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Indian Ocean empowerment: Australia puts gender on the agenda

Indian Ocean empowerment: Australia puts gender on the agenda
Published 10 Sep 2014 

'Front and centre is the only woman, Australian Foreign Minister Julie Bishop.'

When ANU's Dr Katerina Teaiwa explained her heritage to the Indian Ocean Rim Association (IORA) women's economic empowerment conference, held in Kuala Lumpur last month, she personified the region:

I was born and raised in the Pacific, with roots that cross many oceans. My mother's family is a mix of Native American, African and European heritage, extending back from North America, across the Caribbean and Atlantic to Africa via the slave trade. My father's people are the product of an Austronesian diaspora that began in East Asia, extended down to Southeast Asia and went across to Madagascar in the Indian Ocean and east via Melanesia, as far as Hawaii, Easter Island and New Zealand. Our family is the meeting place of many oceanic crossings...

IORA is similarly diverse. It consists of 20 member countries with more than 2 billion people (that's 30% of the world's population) of varying cultures and religions. Member countries range from Indonesia to Yemen and from Madagascar to India. Australia is the current chair of IORA.

Last year's group photo of the IORA foreign ministers (above) is telling: front and centre is the chair and only woman, Australian Foreign Minister Julie Bishop. At the next IORA ministerial meeting in Perth in October 2014 we hope for more female foreign ministers.

Australia has put gender on the agenda. The IORA conference I hosted on behalf of Minister Bishop in Kuala Lumpur was the flagship event to further Australia's aspiration on the economic empowerment of women. The event had a focus on textiles and tourism, two areas in which women are active in every member country. Textiles involve women as artisans, workers, designers, entrepreneurs and traders. Tourism is anticipated to account for one in every ten jobs on the planet by 2022. [fold]

Among women in the Indian Ocean countries there is growing entrepreneurialism, labour force participation and leadership aspirations. Yet discrimination in institutions and social norms is widespread. While barriers differ across countries in the region, there are common features of women's participation in economies. These include low labour force participation, discriminatory laws, gaps in pay and gaps in education. High rates of violence against women also underpin most societies' challenges for women.

Women and men shared their stories at the IORA conference. A female entrepreneur told of being inspired by her single mum, who wanted more for her daughter. Some women were just starting out in business. Others had built theirs to a stage where they could invest in other women through social enterprises. There were women in international business, women active in civil society, women in academia. They were all pushing for change in the social norms that hold them back or see them working the double-shift of a professional woman and a mother and wife. Many participants had inspiring stories.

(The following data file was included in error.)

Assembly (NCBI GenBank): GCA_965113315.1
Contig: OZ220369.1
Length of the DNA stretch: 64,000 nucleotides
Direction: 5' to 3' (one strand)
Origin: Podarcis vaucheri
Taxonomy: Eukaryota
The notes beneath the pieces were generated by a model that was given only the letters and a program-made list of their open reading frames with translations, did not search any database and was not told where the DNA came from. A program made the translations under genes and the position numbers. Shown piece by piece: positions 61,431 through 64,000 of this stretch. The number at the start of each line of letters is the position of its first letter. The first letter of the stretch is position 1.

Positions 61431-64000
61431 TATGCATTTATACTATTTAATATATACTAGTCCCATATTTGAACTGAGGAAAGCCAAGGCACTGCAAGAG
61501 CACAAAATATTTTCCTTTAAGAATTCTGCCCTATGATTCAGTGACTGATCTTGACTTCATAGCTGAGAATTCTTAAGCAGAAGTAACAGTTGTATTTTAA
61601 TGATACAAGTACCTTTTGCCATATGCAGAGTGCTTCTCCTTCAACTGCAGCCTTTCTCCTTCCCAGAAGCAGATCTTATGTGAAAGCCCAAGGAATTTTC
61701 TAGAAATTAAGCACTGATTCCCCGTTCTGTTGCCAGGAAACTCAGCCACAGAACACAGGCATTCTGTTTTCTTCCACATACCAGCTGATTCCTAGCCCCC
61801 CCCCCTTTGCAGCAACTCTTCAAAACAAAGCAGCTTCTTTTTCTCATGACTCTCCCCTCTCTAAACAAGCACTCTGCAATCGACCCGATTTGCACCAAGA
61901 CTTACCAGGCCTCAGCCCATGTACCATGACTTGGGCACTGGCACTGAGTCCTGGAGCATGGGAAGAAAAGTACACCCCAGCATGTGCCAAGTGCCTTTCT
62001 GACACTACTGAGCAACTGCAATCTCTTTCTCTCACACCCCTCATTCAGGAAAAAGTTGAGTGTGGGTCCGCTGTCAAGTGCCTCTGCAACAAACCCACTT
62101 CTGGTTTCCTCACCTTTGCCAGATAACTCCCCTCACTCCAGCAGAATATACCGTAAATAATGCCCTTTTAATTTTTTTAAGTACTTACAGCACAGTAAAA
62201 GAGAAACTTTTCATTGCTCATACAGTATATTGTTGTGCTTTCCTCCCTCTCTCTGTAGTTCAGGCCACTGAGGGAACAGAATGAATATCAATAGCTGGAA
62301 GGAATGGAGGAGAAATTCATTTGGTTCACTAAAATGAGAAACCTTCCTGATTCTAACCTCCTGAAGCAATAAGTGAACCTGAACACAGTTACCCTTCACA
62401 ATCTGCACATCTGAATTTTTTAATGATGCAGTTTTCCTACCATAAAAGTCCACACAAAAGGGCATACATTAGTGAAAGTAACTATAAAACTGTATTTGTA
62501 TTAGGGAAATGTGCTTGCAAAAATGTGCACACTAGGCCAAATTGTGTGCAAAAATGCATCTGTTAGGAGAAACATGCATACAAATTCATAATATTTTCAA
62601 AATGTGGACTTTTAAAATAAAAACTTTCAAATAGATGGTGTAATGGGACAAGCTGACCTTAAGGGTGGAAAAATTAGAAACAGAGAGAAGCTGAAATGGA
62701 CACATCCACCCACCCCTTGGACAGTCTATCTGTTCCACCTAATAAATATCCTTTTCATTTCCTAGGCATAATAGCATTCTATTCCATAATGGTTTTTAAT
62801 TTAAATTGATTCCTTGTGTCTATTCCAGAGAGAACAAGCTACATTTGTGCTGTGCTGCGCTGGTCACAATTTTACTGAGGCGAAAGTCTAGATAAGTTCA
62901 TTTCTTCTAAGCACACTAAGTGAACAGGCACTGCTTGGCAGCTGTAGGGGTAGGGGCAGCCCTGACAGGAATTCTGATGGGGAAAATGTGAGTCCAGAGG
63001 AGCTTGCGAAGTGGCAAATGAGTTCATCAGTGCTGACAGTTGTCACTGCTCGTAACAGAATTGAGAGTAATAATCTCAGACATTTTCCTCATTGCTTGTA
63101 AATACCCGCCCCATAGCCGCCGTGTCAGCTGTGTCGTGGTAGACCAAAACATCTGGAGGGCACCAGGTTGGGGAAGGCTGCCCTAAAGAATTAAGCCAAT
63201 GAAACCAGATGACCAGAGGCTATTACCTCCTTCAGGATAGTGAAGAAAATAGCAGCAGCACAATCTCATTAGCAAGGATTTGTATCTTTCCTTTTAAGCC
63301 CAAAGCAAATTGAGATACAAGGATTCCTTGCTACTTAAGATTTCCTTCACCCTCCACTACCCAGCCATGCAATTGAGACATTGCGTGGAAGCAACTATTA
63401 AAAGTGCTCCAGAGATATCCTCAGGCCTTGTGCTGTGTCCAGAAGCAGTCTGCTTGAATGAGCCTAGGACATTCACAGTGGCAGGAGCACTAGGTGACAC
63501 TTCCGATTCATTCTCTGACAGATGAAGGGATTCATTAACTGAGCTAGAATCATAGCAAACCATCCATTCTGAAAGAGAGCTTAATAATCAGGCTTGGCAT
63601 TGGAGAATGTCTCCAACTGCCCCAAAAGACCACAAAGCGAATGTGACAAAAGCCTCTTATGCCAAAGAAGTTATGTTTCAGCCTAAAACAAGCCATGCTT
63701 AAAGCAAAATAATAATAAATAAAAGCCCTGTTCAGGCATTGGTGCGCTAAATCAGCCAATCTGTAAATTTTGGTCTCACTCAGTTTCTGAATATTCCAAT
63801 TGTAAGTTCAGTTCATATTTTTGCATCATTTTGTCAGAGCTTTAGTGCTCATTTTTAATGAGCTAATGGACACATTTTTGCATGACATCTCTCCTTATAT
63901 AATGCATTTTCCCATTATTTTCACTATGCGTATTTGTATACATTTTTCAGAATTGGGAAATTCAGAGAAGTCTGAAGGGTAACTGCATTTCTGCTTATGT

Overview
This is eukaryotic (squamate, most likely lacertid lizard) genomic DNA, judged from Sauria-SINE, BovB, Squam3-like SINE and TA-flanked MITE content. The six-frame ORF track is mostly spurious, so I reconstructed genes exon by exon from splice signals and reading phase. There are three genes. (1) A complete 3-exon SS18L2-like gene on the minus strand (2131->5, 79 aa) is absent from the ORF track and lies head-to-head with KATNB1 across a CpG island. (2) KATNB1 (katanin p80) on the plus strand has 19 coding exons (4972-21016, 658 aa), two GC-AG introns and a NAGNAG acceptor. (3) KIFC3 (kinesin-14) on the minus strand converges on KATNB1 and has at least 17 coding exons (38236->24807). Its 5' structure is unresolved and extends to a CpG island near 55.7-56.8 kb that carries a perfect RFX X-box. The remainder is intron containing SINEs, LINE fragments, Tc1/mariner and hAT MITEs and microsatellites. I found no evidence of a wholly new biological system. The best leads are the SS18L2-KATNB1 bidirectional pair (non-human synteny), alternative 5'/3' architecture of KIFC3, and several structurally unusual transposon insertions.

And while inspiration is terrific, policy makers need only look at the dry facts. The evidence is in: empowering women is smart economics. As The Economist observed in 2006, 'Forget China, India and the internet: economic growth is driven by women.' When women are able to develop their full labour market potential we can expect economic gains in the order of a 25-30% in the region. And women invest more in health and education, reducing poverty.

So what can be done? The workshop participants came up with six messages, and tangible actions under each. They concluded that governments and businesses need to invest in vocational education and make it more relevant to women and women entrepreneurs. They agreed the creative economy had great potential. They thought we need better data to measure progress for women across the region. They agreed that policy settings like trade negotiations need to take account of gender. They wanted to see IORA countries place a priority on responsible tourism. They wanted to register that change won't occur until gender stereotypes are acknowledged and leaders recognise the potential role of women in their societies. The Australian Foreign Minister will take these messages to the IORA ministerial meeting in October.

We are realistic. We know that it takes time to change mind-sets and time to formulate plans and projects. But we do expect change, because the case is so strong and women's voices are starting to resonate. 

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